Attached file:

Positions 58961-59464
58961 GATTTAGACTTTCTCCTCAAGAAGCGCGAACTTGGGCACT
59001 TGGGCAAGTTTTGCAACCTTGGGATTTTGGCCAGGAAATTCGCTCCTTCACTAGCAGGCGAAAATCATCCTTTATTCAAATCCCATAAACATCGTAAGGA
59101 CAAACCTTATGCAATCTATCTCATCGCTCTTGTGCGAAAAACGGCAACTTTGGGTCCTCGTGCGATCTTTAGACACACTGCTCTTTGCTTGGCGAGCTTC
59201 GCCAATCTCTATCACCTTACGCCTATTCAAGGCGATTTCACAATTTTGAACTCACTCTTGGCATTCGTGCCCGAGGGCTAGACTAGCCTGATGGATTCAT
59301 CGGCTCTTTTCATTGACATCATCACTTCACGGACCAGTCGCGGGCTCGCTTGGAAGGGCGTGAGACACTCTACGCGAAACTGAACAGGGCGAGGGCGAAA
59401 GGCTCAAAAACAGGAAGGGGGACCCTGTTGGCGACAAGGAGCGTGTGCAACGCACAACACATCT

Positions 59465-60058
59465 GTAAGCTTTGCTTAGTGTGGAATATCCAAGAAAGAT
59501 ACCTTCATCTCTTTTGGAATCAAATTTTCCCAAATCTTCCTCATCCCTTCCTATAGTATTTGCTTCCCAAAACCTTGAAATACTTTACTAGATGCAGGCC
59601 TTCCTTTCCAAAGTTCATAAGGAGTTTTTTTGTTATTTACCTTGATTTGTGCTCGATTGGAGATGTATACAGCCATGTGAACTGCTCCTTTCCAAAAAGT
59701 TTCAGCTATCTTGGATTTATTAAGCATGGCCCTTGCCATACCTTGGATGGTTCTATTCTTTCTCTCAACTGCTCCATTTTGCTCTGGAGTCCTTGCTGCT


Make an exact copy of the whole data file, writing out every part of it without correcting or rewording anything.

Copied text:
Positions 58961-59464
58961 GATTTAGACTTTCTCCTCAAGAAGCGCGAACTTGGGCACT
59001 TGGGCAAGTTTTGCAACCTTGGGATTTTGGCCAGGAAATTCGCTCCTTCACTAGCAGGCGAAAATCATCCTTTATTCAAATCCCATAAACATCGTAAGGA
59101 CAAACCTTATGCAATCTATCTCATCGCTCTTGTGCGAAAAACGGCAACTTTGGGTCCTCGTGCGATCTTTAGACACACTGCTCTTTGCTTGGCGAGCTTC
59201 GCCAATCTCTATCACCTTACGCCTATTCAAGGCGATTTCACAATTTTGAACTCACTCTTGGCATTCGTGCCCGAGGGCTAGACTAGCCTGATGGATTCAT
59301 CGGCTCTTTTCATTGACATCATCACTTCACGGACCAGTCGCGGGCTCGCTTGGAAGGGCGTGAGACACTCTACGCGAAACTGAACAGGGCGAGGGCGAAA
59401 GGCTCAAAAACAGGAAGGGGGACCCTGTTGGCGACAAGGAGCGTGTGCAACGCACAACACATCT

Positions 59465-60058
59465 GTAAGCTTTGCTTAGTGTGGAATATCCAAGAAAGAT
59501 ACCTTCATCTCTTTTGGAATCAAATTTTCCCAAATCTTCCTCATCCCTTCCTATAGTATTTGCTTCCCAAAACCTTGAAATACTTTACTAGATGCAGGCC
59601 TTCCTTTCCAAAGTTCATAAGGAGTTTTTTTGTTATTTACCTTGATTTGTGCTCGATTGGAGATGTATACAGCCATGTGAACTGCTCCTTTCCAAAAAGT
59701 TTCAGCTATCTTGGATTTATTAAGCATGGCCCTTGCCATACCTTGGATGGTTCTATTCTTTCTCTCAACTGCTCCATTTTGCTCTGGAGTCCTTGCTGCT